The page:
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The Smartest Kids in the World

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The Smartest Kids in the World

And How They Got That Way

Wall Street Journal Books,

15 min read
10 take-aways
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What's inside?

Three American teenagers describe their high-school experiences in Finland, South Korea and Poland.

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Journalist Amanda Ripley followed three US teens – Kim, Eric and Tom – as they studied abroad for a year in Finland, South Korea and Poland, respectively, all of which outrank the US on the Program for International Student Assessment (PISA), a test measuring teenagers’ critical thinking skills in reading, math and science. At a highly individual level, both Ripley and her subjects discovered profound differences between education in the US and in other countries. The students enjoyed greater freedom and autonomy overseas. They also faced higher expectations and more challenging coursework. They found that foreign teachers don’t coddle kids and that failure is part of learning. High school sports don’t exist: Students who want to play join community teams. Ripley interjects PISA rankings and educational reform information into her story, which makes the narrative episodic, but it remains fascinating and illuminating. She portrays a unique student perspective, showcases how cultural differences affect education and examines the cultural patterns that hold US kids back and spur teens from other nations. getAbstract recommends her exploration to school administrators, politicians, teachers, parents and students.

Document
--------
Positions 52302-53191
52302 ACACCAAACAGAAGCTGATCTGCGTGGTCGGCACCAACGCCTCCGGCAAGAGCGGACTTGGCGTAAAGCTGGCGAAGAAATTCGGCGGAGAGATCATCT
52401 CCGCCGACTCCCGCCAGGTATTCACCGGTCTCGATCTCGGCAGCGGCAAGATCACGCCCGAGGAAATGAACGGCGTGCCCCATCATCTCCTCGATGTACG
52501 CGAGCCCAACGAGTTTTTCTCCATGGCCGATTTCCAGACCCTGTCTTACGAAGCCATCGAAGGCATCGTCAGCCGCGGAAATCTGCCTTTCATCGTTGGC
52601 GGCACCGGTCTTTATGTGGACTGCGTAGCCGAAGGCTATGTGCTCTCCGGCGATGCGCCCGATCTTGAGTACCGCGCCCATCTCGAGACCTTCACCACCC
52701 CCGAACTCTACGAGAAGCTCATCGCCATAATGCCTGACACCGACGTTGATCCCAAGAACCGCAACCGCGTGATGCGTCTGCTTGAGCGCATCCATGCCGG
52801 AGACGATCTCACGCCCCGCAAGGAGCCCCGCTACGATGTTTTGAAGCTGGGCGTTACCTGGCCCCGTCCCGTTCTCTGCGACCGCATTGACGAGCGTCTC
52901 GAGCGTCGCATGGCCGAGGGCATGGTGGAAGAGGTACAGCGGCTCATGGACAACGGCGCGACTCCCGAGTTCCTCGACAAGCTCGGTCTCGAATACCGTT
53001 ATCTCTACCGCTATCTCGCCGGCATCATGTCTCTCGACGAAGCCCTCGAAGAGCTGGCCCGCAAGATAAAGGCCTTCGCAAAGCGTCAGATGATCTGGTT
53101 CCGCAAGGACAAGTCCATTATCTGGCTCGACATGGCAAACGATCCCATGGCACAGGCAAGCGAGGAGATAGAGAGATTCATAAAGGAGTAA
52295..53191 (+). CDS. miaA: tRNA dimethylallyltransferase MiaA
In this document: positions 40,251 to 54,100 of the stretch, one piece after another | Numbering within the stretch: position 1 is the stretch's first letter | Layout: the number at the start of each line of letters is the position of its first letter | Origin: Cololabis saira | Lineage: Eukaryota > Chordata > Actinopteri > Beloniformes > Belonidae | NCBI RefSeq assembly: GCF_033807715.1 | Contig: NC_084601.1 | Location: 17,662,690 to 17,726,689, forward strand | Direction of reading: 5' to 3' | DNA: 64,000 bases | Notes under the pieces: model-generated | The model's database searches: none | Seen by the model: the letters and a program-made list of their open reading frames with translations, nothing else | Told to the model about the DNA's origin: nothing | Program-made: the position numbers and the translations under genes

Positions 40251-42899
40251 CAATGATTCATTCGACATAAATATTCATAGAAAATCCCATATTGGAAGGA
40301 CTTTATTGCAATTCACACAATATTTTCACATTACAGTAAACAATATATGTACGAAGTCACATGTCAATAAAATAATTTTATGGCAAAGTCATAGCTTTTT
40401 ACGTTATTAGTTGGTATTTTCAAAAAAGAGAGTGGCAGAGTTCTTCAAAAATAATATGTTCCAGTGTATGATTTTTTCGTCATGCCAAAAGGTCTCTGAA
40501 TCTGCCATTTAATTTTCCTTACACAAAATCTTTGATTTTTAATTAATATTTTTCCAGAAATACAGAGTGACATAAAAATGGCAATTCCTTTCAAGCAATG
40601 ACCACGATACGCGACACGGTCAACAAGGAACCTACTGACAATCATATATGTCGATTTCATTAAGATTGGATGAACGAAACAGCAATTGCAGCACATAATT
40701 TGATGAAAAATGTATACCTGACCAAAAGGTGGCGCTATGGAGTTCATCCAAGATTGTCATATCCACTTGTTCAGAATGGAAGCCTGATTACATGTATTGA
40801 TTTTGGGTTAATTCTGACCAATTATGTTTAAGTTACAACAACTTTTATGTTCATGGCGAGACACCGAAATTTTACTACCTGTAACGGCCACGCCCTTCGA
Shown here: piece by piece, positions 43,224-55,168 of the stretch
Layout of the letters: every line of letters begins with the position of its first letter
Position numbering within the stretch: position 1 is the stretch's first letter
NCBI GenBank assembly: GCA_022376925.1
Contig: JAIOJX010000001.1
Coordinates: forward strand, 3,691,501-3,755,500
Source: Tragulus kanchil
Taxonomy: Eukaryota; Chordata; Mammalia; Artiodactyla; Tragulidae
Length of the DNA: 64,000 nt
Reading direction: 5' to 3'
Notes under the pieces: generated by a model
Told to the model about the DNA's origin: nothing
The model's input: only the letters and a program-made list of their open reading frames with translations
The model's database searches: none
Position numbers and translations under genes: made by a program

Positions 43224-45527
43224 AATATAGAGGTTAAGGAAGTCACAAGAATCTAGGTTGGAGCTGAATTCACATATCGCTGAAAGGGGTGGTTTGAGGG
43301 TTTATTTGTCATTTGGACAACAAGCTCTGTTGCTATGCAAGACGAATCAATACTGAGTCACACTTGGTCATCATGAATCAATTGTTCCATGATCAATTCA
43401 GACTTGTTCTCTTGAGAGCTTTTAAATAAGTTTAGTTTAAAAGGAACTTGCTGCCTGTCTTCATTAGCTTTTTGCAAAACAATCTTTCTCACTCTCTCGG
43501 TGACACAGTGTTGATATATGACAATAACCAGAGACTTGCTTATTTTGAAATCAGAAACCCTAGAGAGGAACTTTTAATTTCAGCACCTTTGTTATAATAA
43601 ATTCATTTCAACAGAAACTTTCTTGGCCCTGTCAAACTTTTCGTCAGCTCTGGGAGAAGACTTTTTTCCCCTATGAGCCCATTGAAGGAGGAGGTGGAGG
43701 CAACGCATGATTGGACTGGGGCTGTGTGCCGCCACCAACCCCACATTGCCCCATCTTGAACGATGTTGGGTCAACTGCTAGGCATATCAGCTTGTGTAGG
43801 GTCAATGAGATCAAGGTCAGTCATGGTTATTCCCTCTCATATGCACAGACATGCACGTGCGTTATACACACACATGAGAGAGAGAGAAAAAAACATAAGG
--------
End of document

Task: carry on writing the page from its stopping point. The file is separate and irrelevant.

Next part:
“The Geography of Smart”

In the mid-1980s, Andreas Schleicher studied physics at Germany’s elite University of Hamburg. Self-proclaimed “educational scientist” Thomas Neville Postlethwaite asked Schleicher to work with him to find a way to quantify education worldwide using hard data. About 15 years later, more than 300,000 teenagers from 43 different countries took a test designed to measure their critical thinking skills in reading, math and science. Today, it’s the international PISA test.

The OECD administers the test through its Program for International Student Assessment (PISA) division. “The promise of PISA was that it would reveal which countries were teaching kids to think for themselves.” On December 4, 2001, reporters waited in Paris for OECD officials to announce the first PISA test results. Drawing from “all over the world,” Finland came in first. Schleicher declared, “In Finland, everyone does well and social background has little impact.” Americans and Germans were distraught, and the Finns were baffled. “The Germans had believed their system among the best in the world, but their kids had performed below average for the developed world in reading, ...

About the Author

Amanda Ripley writes for Time magazine and The Atlantic. Her first book, The Unthinkable: Who Survives When Disaster Strikes – and Why, was published in 15 countries.

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